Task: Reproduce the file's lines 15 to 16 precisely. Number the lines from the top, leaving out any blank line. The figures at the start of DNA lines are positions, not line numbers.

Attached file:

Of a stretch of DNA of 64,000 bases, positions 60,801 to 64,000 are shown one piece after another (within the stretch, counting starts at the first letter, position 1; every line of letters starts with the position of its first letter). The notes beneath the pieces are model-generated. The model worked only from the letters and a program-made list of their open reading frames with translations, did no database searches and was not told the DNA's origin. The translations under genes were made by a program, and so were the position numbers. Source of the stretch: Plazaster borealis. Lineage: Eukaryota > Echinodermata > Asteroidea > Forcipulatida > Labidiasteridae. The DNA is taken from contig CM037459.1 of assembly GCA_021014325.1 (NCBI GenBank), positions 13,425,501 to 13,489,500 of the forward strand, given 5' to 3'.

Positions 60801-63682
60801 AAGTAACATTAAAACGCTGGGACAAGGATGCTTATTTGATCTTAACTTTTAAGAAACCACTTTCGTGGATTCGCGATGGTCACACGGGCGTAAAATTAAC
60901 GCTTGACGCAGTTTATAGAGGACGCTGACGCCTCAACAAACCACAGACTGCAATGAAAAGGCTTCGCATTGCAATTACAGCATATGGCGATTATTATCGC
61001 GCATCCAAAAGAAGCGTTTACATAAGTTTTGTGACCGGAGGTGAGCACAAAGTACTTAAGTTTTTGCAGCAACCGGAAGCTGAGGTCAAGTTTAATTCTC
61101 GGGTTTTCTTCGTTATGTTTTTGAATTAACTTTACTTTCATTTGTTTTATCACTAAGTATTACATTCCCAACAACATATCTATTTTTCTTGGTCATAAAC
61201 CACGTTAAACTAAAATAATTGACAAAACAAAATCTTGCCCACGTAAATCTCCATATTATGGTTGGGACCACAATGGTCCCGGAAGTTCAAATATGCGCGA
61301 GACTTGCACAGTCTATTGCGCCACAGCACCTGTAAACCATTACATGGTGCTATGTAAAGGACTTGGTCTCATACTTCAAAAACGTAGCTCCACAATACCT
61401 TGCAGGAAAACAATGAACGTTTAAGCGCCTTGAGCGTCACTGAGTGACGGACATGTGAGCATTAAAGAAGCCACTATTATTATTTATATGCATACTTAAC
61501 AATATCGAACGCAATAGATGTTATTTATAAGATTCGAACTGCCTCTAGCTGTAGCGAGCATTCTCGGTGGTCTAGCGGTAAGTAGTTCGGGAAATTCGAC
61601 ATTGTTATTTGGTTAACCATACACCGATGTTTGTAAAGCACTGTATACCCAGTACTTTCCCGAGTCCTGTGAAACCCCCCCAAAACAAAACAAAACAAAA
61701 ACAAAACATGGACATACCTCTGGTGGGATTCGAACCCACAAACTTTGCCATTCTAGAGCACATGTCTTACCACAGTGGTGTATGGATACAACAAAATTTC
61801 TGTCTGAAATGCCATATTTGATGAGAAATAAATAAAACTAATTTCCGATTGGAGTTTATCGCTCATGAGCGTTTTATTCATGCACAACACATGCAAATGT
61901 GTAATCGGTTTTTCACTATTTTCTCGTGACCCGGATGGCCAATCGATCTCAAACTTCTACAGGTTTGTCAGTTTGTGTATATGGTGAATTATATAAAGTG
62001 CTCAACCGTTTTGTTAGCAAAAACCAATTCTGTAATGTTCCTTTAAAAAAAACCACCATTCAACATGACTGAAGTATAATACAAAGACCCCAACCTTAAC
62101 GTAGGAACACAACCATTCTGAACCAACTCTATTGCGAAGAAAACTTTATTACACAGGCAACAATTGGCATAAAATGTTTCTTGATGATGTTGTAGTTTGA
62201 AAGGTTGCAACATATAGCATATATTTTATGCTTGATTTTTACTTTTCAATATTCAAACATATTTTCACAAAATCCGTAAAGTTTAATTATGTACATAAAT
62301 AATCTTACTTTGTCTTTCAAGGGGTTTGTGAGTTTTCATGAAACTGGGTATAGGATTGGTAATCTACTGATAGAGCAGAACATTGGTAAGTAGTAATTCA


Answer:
62001 CTCAACCGTTTTGTTAGCAAAAACCAATTCTGTAATGTTCCTTTAAAAAAAACCACCATTCAACATGACTGAAGTATAATACAAAGACCCCAACCTTAAC
62101 GTAGGAACACAACCATTCTGAACCAACTCTATTGCGAAGAAAACTTTATTACACAGGCAACAATTGGCATAAAATGTTTCTTGATGATGTTGTAGTTTGA